To appreciate the arc of her story one must go back to the beginning. To when the darkness descended and innocence ended. The year was 1936. Bea was 4 and living with her family in her birthplace, Lauterbach, a scenic rural village in western Germany. A sedate place where children played safely in the unpaved streets. Her family had a good life. Her studious father, Moritz, owned a textile store that her resourceful mother, Rosa, helped in. Their nice spacious home accommodated the immediate family as well as Bea’s grandmother and an uncle.
Bea remembers, “We always had an open house. There was lots of goings-on. My aunts and cousins used to come and visit all the time. We enjoyed music. My mother and father loved dancing. Lauterbach was the only childhood I knew.” Far removed from Berlin, the Sterns were at first unaffected by Hitler’s anti-Semitic policies. But things soon changed. Jews were made to wear the yellow star. Signs emblazoned with “Juden verboten” (Jews forbidden) sprang up. Restrictions on their activities enacted. The black-booted, brown-shirted military began brutalizing the Jewish citizenry. Bea still sees the approaching apocalypse in the form of a rumbling tank. “The first time I was aware that something was wrong came while playing in the streets. Suddenly, a tank came rolling onto that same street, going very slowly but still kicking up dust. I got terribly scared and screamed, ‘Momma, momma, momma.’ That was the start of it all. That was kind of like the end of my childhood.”
She recalls arguments at home between her father and uncle over whether to stay or flee. Her uncle favored leaving, her father did not. “I think my father was a bit scared of leaving Lauterbach because, you know, where were we going to go? What were we going to do? My father had responsibilities. He had a family to feed.” As things worsened, her uncle left, taking his mother and sister with him to Palestine. Her father did act when anti-Jewish decrees effectively made them non-citizens. “Hitler decreed Jews could not own any property,” she notes, “so therefore we had to give up our home and my father had to give up his textile store. There was no means for him to make a living.” She says her parents were in a state of disbelief over the turn of events. Numbed over being branded outcasts in their own country, a county the Sterns had called home for generations. “They were shocked because they thought of themselves as German. That’s when I really felt personally what Hitler was doing,” she says.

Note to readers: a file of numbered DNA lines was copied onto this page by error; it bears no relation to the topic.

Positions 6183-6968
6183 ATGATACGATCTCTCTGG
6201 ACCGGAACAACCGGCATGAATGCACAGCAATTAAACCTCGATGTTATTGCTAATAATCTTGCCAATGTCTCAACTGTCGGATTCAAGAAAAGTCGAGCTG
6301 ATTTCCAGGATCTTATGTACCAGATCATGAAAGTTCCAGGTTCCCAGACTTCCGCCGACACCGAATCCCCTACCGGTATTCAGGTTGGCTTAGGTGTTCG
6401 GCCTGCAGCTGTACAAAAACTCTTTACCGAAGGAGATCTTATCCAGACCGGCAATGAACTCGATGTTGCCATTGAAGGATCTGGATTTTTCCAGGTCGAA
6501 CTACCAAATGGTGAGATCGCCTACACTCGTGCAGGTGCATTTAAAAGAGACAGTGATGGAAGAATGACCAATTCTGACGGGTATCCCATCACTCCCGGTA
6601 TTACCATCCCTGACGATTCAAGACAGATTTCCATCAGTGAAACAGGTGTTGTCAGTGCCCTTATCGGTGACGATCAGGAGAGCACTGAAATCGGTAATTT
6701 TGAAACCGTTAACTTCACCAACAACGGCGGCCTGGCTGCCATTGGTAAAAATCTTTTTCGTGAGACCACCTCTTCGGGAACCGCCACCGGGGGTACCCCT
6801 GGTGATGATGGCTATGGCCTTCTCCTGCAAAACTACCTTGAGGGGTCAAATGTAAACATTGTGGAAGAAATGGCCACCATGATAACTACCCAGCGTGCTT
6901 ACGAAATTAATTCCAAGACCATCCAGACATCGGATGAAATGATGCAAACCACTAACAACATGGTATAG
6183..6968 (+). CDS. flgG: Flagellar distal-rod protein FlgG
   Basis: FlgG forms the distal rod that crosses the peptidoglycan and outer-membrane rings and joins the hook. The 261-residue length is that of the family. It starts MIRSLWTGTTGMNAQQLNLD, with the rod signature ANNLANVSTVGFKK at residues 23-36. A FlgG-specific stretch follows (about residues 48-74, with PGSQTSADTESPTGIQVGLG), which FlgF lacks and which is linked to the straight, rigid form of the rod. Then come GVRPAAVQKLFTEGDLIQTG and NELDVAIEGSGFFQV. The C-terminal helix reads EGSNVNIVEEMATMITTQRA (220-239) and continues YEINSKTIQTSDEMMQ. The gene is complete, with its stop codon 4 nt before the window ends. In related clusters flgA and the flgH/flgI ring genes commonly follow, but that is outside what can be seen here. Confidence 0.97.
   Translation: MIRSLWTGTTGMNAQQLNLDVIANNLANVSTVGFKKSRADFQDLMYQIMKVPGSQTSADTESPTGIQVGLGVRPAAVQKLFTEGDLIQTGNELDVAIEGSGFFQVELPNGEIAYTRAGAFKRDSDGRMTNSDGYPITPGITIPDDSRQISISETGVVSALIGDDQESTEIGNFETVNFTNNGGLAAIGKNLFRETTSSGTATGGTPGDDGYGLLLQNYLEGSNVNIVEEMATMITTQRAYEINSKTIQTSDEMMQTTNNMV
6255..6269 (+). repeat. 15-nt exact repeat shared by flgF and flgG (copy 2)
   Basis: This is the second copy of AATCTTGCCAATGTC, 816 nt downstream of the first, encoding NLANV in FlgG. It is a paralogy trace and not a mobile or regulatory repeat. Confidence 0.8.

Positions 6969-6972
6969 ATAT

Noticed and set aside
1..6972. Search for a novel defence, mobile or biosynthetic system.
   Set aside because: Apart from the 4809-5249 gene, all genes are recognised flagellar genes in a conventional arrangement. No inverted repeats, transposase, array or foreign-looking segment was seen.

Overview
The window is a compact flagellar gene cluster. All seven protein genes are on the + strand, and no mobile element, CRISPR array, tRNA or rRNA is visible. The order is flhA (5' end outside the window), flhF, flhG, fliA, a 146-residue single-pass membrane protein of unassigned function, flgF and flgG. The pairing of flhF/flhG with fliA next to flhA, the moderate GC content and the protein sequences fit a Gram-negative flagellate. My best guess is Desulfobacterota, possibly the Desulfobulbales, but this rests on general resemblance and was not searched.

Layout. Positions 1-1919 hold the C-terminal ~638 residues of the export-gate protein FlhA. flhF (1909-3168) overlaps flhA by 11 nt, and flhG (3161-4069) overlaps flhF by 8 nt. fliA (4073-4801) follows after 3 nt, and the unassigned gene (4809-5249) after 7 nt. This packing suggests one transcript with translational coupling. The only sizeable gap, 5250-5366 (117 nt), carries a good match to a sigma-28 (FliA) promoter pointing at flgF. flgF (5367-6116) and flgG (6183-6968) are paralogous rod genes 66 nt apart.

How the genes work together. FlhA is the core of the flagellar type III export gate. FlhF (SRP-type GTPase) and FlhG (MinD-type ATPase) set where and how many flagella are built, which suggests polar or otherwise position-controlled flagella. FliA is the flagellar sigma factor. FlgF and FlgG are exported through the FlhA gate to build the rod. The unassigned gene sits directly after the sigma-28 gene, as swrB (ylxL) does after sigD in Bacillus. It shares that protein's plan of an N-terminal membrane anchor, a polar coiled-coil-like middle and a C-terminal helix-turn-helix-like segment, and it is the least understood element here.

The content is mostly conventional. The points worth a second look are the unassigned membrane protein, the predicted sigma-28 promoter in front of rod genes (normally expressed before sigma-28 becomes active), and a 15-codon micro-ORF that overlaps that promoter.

In the face of such hostility the family moved to Karlsruhe, a city on the western border of France, near the Black Forest. It proved no friendlier. “Nobody wanted to rent an apartment to a Jewish family,” Bea says. “By then the Gentile community was afraid to have anything to do with Jews. We stayed at the apartment of an aunt and uncle and their three children. It took my father six weeks to find a small apartment of our own.” Her father, unable to ply his trade, worked as a manual laborer.
Their lives grew ever more restricted. With religious services banned, her Orthodox family went to a nearby apartment for clandestine prayers. A lookout on the street below watched for approaching soldiers. School became a nightmare for Bea and her Jewish classmates. “I hated going to school. The other kids would push us on the street. They’d yell at us, ‘Dirty Jew, Christ killer.’ It got so bad my father had to go with me.” She says grownups were at even greater risk, targeted by roving gangs and thugs. A male cousin disappeared without a trace. The parents of her Gentile friends were quite cruel.“I had a friend across the street and we used to play with our dolls together. I loved her very much. One day I knocked on her door and her mother opened it, looked at me and closed the door in my face. That was the end of our friendship. I was heartbroken. I didn’t realize she wasn’t Jewish. When you’re small you don’t think that way. I never thought about being different.”